One or more additional pairs of transitional rollers 668 may also be employed, if desired or required because of the particular aspect ratio of the apex filler 14 to be applied by the apex filler applying assembly 10. Such additional transitional rollers 668 may also be presented from locating blocks 672 mounted on the longitudinal rod 674 along which the other locating blocks 672 may be adjustably positioned.

Beginning at about the transitional rollers 668C and/or 668D and extending forwardly to the transition between the orienting feed mechanism 638 and the in-feed mechanism 642, a rearwardly-directed, substantially vertically oriented, wing plate extension 688 is presented from the backing plate 700 of the in-feed mechanism 642. The wing plate extension 688 may be opposed by transitional rollers 668C, 668E and any additional transitional rollers deemed necessary, or desirable, to conclude the transition of the apex filler 14 from its horizontal to its vertical disposition.

The backing plate 700 of the in-feed mechanism 642, as well as the wing plate extension 688 may preferably be coated with a low friction coating 702, such as Teflon--or even the same coating material 226 employed on the applying rollers 54 and 56--in order to minimize resistance against longitudinal movement of the continuous strip of the pre-applied apex filler 14 through the in-feed mechanism 642.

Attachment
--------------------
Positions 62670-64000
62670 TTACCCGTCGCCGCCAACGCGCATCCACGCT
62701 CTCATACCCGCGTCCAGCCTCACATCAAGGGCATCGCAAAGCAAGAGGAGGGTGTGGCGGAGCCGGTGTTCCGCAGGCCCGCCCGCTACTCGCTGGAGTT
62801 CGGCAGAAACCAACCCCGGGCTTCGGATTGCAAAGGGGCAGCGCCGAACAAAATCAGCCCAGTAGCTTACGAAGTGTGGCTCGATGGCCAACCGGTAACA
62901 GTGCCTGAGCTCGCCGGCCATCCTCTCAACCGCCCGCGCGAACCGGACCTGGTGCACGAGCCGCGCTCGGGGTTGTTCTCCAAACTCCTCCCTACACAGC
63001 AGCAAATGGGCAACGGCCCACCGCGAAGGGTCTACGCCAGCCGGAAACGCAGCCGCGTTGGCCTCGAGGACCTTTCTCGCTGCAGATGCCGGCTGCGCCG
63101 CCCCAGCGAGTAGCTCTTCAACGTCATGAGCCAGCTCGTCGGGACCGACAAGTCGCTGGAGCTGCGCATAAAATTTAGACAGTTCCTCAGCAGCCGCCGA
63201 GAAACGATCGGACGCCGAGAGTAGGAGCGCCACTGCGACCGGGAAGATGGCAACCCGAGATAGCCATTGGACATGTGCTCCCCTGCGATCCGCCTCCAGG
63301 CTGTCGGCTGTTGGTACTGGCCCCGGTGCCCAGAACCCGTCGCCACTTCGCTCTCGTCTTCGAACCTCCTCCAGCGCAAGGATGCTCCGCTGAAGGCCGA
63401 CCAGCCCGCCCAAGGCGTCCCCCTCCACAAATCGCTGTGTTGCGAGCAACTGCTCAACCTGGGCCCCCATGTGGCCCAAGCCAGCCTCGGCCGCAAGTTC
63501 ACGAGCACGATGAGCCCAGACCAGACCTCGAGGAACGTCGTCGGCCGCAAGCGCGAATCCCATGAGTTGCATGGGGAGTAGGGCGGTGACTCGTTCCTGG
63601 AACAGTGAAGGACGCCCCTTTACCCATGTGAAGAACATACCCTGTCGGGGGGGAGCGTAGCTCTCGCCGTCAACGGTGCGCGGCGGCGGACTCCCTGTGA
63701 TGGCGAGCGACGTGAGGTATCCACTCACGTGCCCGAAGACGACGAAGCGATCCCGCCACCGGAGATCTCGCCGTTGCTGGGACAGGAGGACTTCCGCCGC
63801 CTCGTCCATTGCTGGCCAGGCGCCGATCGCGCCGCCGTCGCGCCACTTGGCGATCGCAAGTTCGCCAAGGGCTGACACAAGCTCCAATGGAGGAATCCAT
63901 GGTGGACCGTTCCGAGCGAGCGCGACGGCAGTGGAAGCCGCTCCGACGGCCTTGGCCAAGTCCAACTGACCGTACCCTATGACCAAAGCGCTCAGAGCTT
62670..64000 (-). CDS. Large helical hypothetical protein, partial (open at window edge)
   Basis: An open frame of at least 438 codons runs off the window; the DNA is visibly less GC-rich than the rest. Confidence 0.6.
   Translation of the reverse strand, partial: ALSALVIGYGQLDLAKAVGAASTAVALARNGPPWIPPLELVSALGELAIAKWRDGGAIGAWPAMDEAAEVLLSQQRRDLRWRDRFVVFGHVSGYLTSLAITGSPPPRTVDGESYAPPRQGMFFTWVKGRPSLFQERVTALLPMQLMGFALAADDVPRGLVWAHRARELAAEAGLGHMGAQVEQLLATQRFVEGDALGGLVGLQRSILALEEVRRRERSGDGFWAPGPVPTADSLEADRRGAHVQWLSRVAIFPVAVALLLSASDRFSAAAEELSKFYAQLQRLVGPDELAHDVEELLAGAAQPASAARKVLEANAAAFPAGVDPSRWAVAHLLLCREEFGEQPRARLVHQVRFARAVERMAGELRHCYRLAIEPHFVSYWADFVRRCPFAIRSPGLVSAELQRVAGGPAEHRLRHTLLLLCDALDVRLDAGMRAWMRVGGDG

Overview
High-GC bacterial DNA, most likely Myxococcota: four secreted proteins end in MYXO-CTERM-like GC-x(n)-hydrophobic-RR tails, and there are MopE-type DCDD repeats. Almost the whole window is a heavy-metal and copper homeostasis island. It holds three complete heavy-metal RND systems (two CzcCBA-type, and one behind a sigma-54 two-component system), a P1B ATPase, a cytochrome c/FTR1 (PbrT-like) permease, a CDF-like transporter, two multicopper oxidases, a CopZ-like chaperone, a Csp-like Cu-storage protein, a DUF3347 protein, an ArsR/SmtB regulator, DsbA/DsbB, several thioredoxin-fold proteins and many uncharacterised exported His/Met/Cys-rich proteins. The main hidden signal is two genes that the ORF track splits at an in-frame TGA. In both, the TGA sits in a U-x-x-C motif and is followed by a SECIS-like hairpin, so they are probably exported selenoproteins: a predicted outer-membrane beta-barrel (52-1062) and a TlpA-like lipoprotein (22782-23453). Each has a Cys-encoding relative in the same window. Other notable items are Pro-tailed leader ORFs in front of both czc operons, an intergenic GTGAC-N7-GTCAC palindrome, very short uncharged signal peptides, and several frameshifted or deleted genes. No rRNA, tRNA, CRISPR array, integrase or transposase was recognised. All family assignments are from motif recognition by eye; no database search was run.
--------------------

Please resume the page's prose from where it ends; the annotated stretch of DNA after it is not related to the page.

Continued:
A guide plate 704, which may also be supported on the deck plate 654, is secured in laterally spaced opposition to the backing plate 700 of the in-feed mechanism 642, as by a plurality of nut and bolt combinations 706 which penetrate the guide plate 704 and the backing plate 700. A spacer ring 708 (FIG. 29) circumscribes a portion of the bolt shaft in the combination 706 to determine the lateral spacing between the guide plate 704 and the backing plate 700. A sleeve roller 710 is rotatably mounted on the spacer ring 708 to support the apex filler 14 as it moves between the guide plate 704 and the backing plate 700 within the in-feed mechanism 642.

The body portion 712 of the guide plate 704 is provided with at least one longitudinal aperture 714 within which a plurality of vertically oriented sleeve rollers 716 are mounted on vertical pins 718. The sleeve rollers 716 oppose the backing plate 700 and provide an enhanced means by which to assist the continuous strip of apex filler 14 in traversing through the in-feed mechanism 642 with minimal resistance.